When X1 and X2 include an alkenyl group or an alkynyl group, X1 and X2 may include one or two carbon-carbon unsaturated bonds (e.g., a carbon-carbon double bond and a carbon-carbon triple bond).

For example, the repeating unit A represented by Chemical Formula 1 may include one selected from a repeating unit represented by the following Chemical Formula 1-1, a repeating unit represented by the following Chemical Formula 1-2, and a combination thereof.

In Chemical Formulas 1-1 and 1-2, X1 and X2 are the same as in Chemical Formula 1.

In Chemical Formula 2, X3 and X4 are the same or different, and are each independently hydrogen, a halogen, a substituted or unsubstituted C1 to C20 aliphatic organic group, a hydroxyl group, a substituted or unsubstituted C1 to C20 alkoxy group, a substituted or unsubstituted C1 to C20 ester group, a thiol group, or —SR101. Herein, R101 is a substituted or unsubstituted C1 to C20 aliphatic organic group, a substituted or unsubstituted C2 to C30 aromatic organic group, or a substituted or unsubstituted C2 to C30 heterocycloalkyl group (e.g., a substituted or unsubstituted C1 to C20 alkyl group).

In example embodiments, X3 and X4 are the same or different, and are each independently hydrogen, halogen, a substituted or unsubstituted C1 to C15 alkyl group, a substituted or unsubstituted C1 to C15 alkoxy group, or —SR102, wherein R102 is a substituted or unsubstituted C1 to C15 alkyl group.

When X3 and X4 include an alkenyl group or an alkynyl group, X3 and X4 may include one or two carbon-carbon unsaturated bonds (e.g., a carbon-carbon double bond and a carbon-carbon triple bond).

The electron donating polymer may play a role in providing electrons to the outside by including the repeating unit B represented by Chemical Formula 2.

The electron donating polymer is a functional group which is capable of functioning as a compatibilizer and includes the repeating unit A represented by Chemical Formula 1. The repeating unit A represented by Chemical Formula 1 includes an electron accepting group including at least two ester residual groups, and a substituted or unsubstituted divalent aliphatic organic group linking the ester residual groups. Thereby, the electron donating polymer may improve miscibility with the electron acceptor so as to more effectively improve the morphology of a photoactive layer. As a result, it may easily separate electrons and holes and prevent the recombination of electrons and holes, so it may improve the photoelectric conversion efficiency of an organic solar cell when it is used for the organic solar cell.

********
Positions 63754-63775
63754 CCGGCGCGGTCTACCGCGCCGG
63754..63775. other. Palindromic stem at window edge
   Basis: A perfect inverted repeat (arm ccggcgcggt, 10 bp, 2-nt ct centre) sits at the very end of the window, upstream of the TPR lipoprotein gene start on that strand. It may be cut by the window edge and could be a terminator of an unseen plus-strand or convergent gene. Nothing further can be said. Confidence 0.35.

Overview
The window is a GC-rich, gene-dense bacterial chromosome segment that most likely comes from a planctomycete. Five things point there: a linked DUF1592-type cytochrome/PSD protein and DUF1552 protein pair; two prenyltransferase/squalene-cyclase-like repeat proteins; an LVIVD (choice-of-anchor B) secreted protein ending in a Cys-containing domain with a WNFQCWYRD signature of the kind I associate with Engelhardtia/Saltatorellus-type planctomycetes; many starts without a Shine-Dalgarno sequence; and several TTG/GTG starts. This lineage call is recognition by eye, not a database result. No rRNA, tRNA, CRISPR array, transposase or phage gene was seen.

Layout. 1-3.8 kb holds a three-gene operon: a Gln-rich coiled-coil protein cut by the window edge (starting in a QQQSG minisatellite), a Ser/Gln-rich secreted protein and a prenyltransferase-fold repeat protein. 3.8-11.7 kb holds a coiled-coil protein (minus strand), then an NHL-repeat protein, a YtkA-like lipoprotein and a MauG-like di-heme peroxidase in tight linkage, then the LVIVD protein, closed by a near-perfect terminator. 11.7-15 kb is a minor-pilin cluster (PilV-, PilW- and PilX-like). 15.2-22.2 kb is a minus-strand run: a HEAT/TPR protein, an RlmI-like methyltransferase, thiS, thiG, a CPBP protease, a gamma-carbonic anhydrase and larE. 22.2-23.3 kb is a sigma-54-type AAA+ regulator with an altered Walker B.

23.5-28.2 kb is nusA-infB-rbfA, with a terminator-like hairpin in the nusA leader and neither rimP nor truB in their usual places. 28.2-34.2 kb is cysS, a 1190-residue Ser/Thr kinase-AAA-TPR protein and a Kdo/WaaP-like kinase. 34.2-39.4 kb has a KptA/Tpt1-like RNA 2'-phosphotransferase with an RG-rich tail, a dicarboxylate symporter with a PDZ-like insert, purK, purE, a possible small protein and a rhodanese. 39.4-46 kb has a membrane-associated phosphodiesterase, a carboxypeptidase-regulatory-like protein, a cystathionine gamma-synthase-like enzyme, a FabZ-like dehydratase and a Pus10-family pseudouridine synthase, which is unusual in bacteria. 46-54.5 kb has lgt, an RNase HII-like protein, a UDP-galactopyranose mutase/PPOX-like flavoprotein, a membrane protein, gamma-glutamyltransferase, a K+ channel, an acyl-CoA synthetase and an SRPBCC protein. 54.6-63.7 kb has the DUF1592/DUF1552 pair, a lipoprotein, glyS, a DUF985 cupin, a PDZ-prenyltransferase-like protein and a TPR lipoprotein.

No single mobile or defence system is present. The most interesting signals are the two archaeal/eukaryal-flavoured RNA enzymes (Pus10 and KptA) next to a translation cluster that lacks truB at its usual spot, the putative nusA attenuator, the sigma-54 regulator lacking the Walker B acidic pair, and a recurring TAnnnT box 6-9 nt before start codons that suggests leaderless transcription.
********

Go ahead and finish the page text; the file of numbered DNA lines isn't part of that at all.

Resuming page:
In the electron donating polymer, the substituted or unsubstituted divalent aliphatic organic group included in the repeating unit A represented by Chemical Formula 1 may be hydrophobic; in other example embodiments, the ester residual group may be hydrophilic or polar. Thereby, the electron donating polymer may be more effectively dissolved in various solvents, so it may easily provide a photoactive layer.

In addition, in the electron donating polymer, because the repeating unit A represented by Chemical Formula 1 includes the electron accepting group, it may have a lower LUMO (lowest unoccupied molecular orbital) level and may also have a similar HOMO (highest occupied molecular orbital) level compared to a polymer including no electron accepting group. Resultantly, the electron donating polymer has a smaller bandgap than the polymer including no electron accepting group and may absorb solar light having a wider wavelength region.

The electron accepting group including at least two ester residual groups and a substituted or unsubstituted divalent aliphatic organic group linking the ester residual groups may include a functional group represented by the following Chemical Formula 3 or 4, without limitation.

In Chemical Formulas 3 and 4, X5 to X7 are the same or different, and are each independently a substituted or unsubstituted divalent C1 to C20 aliphatic organic group, specifically a substituted or unsubstituted divalent C1 to C10 aliphatic organic group, and more specifically a substituted or unsubstituted divalent C1 to C10 alkylene group. R1 and R2 are the same or different, and are each independently hydrogen, or substituted or unsubstituted C1 to C20 aliphatic organic group, specifically hydrogen, or a substituted or unsubstituted C1 to C10 aliphatic organic group, more specifically hydrogen, or a substituted or unsubstituted C1 to C10 alkyl group. R1 and R2 may be hydrogen, or a substituted or unsubstituted C1 to C6 alkyl group.

For example, the repeating unit A including the functional group represented by Chemical Formula 3 or 4 may be synthesized in accordance with Reaction Scheme 1 or 2 without limitation.

In Reaction Schemes 1 and 2, X5 to X7, R1 and R2 are the same as described in Chemical Formulas 3 and 4.

In example embodiments, the repeating unit A including the functional group represented by Chemical Formula 3 or 4 may be obtained by dissolving 4,6-dibromothieno[3,4-b]thiophene-2-carboxylic acid, dicyclohexylcarbodiimide (DCC), and 4-dimethylaminopyridine (DMAP) in dichloromethane (MC), and reacting the resultant with an alkyl hydroxyalkanoate derivative represented by the following Chemical Formula 3-1 or the following Chemical Formula 4-1.

In Chemical Formula 3-1 and 4-1, X5 to X7, R1 and R2 are the same as described in Chemical Formulas 3 and 4.